GOES mast

The GOES Program The GOES program grew out of the successful use of geostationary weather satellites with the experimental SMS -1 & -2. Like many weather satellites, GOES was developed and launched by NASA, but once operational GOES was turned over to NOAA for day-to-day administration. The provision of timely global weather information, including advance warning of developing storms, is the primary function of the GOES. GOES imagery is commonly featured on many TV weather reports across the United States and the world. The GOES Program maintains 2 satellites operating in conjunction to provide observational coverage of 60% of the Earth. The GOES satellite system has remained an essential cornerstone of weather observations and forecasting for 25 years.

The GOES satellites carried a Space Environment Monitor (SEM) which investigated solar particle emissions and helped study the effect of solar activity on Earth's telecommunications systems. The SEM detected solar protons, alpha particles, solar electrons, solar X-rays, and magnetic fields.

In addition to observations, the GOES platform (the satellite stationed over the Pacific Ocean) has been used to create and operate PEACESAT (Pan-Pacific Educational and Cultural Experiments by Satellite). PEACESAT provides satellite telecommunications to serve the educational, economic development, medical and cultural needs of many Pacific island nations and territories.

GOES 1978-1987Hurricanes Madeline and Lester
GOES-4 made the first vertical temperature and moisture measurements from synchronous orbit. From these cross-sections, the altitudes and temperatures of clouds were determined and a three-dimensional picture of their distribution was drawn for more accurate weather prediction. Using GOES imagery, meteorologists were able to measure the frame-to-frame movement of selected clouds at different altitudes and to obtain their wind direction and speed in order to better understand atmospheric circulation patterns.

GOES-7 had the added capability of transponding signals at 406 MHz from emergency locator transmitters on ships and planes in distress; this would greatly aid search-and-rescue efforts. GOES-7 was able to participate in an experiment to show the effectiveness of satellites for use in the international Search And Rescue Satellite Aided Tracking System (SARSAT). SARSAT became operational with the launch of GOES-8 in 1988.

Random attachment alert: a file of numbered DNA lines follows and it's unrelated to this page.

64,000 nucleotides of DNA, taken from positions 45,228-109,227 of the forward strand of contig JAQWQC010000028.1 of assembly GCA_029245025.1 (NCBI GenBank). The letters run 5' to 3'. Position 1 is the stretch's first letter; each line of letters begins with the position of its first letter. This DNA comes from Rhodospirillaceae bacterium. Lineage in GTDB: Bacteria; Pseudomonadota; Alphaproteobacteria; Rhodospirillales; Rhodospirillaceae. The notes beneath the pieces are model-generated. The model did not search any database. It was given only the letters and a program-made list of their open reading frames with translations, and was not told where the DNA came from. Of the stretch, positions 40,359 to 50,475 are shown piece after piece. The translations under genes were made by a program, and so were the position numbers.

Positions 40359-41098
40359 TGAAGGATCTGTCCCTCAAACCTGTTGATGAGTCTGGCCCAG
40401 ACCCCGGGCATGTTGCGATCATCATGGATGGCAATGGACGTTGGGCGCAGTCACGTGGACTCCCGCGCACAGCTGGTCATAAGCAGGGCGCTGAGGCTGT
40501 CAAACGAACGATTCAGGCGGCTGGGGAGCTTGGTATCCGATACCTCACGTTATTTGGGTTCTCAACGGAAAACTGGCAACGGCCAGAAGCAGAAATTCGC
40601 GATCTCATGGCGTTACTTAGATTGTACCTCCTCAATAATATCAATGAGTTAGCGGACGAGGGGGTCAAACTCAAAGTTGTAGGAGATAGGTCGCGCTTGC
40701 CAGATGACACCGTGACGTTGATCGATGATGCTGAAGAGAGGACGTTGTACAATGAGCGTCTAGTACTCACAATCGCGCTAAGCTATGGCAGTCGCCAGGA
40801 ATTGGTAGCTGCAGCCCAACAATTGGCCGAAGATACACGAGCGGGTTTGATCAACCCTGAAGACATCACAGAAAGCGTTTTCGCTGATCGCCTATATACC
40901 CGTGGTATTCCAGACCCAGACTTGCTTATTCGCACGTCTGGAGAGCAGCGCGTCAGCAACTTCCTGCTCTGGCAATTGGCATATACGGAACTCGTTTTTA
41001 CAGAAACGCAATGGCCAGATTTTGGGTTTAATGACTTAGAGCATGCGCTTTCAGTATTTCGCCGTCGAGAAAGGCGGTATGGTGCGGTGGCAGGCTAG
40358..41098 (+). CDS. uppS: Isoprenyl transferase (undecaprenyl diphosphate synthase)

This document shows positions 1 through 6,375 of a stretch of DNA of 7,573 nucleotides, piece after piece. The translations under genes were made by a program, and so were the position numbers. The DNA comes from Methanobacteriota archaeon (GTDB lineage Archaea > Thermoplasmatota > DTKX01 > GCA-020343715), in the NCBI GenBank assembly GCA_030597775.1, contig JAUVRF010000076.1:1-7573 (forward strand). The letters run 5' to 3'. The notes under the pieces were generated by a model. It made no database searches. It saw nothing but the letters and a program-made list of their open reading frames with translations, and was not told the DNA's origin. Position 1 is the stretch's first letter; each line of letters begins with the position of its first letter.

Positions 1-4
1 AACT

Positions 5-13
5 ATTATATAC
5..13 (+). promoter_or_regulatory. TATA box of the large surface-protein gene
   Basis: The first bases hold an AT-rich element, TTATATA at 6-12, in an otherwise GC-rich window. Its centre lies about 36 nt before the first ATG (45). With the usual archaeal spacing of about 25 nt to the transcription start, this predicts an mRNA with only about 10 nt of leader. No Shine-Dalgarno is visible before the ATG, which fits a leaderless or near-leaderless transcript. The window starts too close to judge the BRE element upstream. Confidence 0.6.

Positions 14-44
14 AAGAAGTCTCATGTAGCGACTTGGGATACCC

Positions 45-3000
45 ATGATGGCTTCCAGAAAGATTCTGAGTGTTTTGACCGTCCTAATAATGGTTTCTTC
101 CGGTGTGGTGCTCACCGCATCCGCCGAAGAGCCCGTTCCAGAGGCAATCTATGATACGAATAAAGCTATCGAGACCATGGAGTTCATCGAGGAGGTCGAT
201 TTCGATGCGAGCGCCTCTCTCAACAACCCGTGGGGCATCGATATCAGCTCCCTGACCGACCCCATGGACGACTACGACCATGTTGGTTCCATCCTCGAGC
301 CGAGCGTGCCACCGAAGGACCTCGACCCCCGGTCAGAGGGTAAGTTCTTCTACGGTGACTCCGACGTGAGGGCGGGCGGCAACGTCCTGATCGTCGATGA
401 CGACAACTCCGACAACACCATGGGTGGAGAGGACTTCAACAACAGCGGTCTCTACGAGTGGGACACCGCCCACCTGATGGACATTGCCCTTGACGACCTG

GOES 1988- Today
The GOES Program continued to improve; new technological innovations and sensors (such as Doppler radar, popular with weather stations across the country) were added. The modern GOES satellite assists with the observation and, when possible, the prediction of fairly local weather events including thunderstorms, tornadoes, flash floods, and even snow squalls.

More recently GOES observations have proven helpful in monitoring dust storms, volcano eruptions, and even the spread of forest fires.

A data collection system was added to GOES, allowing it to receive and relay environmental data. These data could have been collected by widely dispersed surface platforms, such as river and rain gauges, seismometers, tide gauges, buoys, ships and automatic weather stations. Platforms transmit sensor data to the satellite at regular intervals, upon request by the satellite, or in an emergency alarm mode whenever a sensor receives information exceeding a preset level (such as when river water levels rise)

There is a wealth of information on the Web about GOES:

GOES Project Science Webpage

NOAA GOES Imagery and Products

Satellite image of Western Hemisphere Click on the image above for Real-Time images of the Earth!

PEACESAT services include communcation between rural students and universities; exchange of economic information among the Forum Fisheries member agencies; support of regional development activities of the South Pacific Commission; medical, environmental training and emergency communications support.

Photo: Two Hurricanes! Madeline and Lester storm Mexico on October 17, 1998

GOES missions

1968 - 1977 1978 - 1987 1988 - 1997

Earth Science Enterprise


Responsible NASA Official: Sharron Sample
Curator: SAIC Information Services
Date: 4/22/99